-         Japan had demonstrated that N. could “trample out the vineyard where the grapes of wrath are stored.” In Korea, there had been setbacks, in the way of presenting the Freeworld’s case for the American way of fighting the war, but the success of N. was indisputable. By the end, some estimates show 2 million deaths in North Korea. Not all from N., of course, but N. had blazed a mighty path.

-         “It was my intention and hope … [to] go to work on burning five major cities in Korea to the ground” – Emmet O’Donnell, commander of bomber forces in Korea, quoted by Robert Neer. Pyongyang. Shinuiju. Hoeryong. Carthage. Babylon. Would we sow salt on the embers? Would victory be ours? Or would we have to split the difference? “Forward air controllers report that the enemy usually stays in his holes when ordinary bombs are dropped or rockets are fired, but when N. comes anywhere near his position he takes off and runs. The Communists have found that it has a similar deadly effect on tanks!”

-         The Korean war, it is generally agreed, has been forgotten. Except for the Koreans. American wars are generally judged on their goodness or badness, their memorability or their insignificance, in proportion to their impression on the American collective consciousness. In as much as American media became dominant in the post-war years – the movies -the rock n roll – the American impression of history became history for a whole tuned-in global class. But, stubbornly, those who bore the brunt of the wars refused to concede their history, which caused infinite puzzlement, when it was noticed, among American policymakers. It caused hard feelings, which could be exploited by the communists.

-         The Vietnam war, on the other hand, was infinitely memorable. Everything came together: good and evil, photogenic presidents and non-photogenic ones, hippies and straights, the Stooges and John Wayne, levitating the Pentagon and the silent majority, the RAF and the Green Berets. N. emerged from the specialized magazines (Armed Forces Chemical Journal) and Congressional testimony to stalk the land, figuratively. Its maker, Dow Chemical, became a target of protest, or as Rogue Magazine for Men put it in September, 1969: “In recent months the name Dow Chemical has become synonymous with the Vietnam war, napalm and campus recruiting. There have been bitter diatribes and stinging accusations hurled at this monolithic corporation which, despite numerous and often violent outbursts, goes about Its own business, a mirror of cool Indifference apparently deflecting the barbs.” Also in September, 1969” “Keep your eye on Kusama: Rouge goes to a public Nude Happening.”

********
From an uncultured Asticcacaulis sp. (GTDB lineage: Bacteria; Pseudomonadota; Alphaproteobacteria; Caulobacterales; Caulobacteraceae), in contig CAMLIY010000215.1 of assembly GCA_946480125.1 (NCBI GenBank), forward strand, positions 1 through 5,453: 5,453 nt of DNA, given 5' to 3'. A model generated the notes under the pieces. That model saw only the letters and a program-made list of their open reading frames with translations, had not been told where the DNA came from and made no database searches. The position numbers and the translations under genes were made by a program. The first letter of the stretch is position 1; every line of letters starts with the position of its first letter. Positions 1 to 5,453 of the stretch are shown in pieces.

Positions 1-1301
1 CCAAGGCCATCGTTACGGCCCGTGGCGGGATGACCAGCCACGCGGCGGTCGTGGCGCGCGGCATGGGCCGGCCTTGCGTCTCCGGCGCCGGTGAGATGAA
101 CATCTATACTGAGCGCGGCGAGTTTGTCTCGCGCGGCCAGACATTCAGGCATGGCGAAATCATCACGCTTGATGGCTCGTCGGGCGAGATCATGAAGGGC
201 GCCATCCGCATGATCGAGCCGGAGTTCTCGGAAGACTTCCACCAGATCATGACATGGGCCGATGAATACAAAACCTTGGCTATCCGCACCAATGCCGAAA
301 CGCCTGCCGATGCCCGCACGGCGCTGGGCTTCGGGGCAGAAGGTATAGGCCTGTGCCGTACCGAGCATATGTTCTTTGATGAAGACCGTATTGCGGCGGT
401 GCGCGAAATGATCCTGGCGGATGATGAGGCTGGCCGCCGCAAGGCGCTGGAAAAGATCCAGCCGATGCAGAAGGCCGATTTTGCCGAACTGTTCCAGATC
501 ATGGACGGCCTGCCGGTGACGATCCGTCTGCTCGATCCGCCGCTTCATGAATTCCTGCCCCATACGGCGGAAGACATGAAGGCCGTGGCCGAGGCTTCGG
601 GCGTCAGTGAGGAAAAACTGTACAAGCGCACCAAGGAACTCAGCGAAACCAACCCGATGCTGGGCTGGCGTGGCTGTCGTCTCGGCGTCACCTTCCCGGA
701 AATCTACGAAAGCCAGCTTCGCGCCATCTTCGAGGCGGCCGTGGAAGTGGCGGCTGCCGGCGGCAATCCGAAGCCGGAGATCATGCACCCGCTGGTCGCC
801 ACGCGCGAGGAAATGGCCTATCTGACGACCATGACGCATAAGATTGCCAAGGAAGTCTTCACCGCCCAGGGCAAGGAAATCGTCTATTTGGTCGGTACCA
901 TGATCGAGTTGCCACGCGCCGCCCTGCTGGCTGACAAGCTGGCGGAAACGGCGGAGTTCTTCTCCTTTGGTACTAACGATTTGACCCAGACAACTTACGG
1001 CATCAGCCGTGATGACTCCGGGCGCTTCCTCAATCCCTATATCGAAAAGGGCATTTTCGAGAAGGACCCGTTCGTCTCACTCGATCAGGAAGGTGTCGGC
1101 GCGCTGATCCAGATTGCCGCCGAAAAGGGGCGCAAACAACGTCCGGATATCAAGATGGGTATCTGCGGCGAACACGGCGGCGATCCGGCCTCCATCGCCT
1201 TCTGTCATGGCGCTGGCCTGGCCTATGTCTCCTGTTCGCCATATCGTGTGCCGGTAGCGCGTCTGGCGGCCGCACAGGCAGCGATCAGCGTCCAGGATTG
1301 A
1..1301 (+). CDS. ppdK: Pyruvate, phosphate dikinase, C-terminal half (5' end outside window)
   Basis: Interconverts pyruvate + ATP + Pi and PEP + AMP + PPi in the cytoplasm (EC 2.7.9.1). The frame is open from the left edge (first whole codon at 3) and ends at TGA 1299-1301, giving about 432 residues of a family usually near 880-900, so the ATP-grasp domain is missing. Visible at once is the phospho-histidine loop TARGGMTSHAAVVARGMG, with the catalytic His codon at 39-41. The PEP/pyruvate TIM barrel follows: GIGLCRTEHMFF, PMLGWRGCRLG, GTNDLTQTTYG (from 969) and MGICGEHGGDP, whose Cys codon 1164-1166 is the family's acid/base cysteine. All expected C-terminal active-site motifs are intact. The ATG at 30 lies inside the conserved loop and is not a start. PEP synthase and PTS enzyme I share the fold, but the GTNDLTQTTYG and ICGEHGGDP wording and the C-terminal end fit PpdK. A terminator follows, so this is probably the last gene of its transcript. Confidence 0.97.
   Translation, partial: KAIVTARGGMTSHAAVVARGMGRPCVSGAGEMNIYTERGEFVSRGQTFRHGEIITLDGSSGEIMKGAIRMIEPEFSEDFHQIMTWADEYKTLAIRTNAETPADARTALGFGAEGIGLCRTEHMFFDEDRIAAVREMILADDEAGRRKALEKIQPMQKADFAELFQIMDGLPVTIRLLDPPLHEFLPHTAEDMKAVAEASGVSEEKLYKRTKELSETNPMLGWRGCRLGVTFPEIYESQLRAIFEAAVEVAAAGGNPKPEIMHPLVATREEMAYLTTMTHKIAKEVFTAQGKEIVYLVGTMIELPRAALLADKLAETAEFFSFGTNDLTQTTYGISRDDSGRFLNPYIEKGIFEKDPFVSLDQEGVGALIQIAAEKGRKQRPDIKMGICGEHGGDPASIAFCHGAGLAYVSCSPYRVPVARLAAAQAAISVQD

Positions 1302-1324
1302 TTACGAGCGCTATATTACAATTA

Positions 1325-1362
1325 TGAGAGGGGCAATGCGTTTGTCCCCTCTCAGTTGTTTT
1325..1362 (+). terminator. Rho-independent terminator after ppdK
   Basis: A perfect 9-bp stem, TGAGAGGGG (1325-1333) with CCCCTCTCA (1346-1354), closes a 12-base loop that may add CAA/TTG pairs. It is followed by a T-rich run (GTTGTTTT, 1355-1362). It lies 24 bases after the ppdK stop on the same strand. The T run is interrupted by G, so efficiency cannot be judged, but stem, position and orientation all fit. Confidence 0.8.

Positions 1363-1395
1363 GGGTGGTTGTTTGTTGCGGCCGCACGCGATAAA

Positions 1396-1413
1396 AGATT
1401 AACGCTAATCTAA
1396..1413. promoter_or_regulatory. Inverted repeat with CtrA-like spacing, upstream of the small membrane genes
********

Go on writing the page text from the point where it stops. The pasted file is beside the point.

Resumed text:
-         It was Dow’s baby in the late sixties. N beta was created by adding polystyrene to the incendiary mix. Who did this? Its authorship is mired in muddle. But Dow had employed Ray McIntire, who invented Styrofoam, and so had a sort of elective affinity to N. The super N. was a hotter “fire that sticks”. At the Stockholm Tribunal in 1967, Doctor Gilbert Dreyfus testified about the affect on skin. “If the victim does survive, the dermatological consequences of N. burns are especially serious. After the surgery there exists extreme risk of superinfections. Poor grafting also leaves serious aftereffects. Retractile skin and contraction of scars form huge welts which will require further treatment. Keloid and hypertrophic scars will form to limit and inhibit the normal elasticity of the skin, which in turn inhibits the normal movement of the member.”

-         “Everything ended, as usual,  on a happy, naked note with a highly psychedelic Star Spangled Banner being played in the background.” – Rogue magazine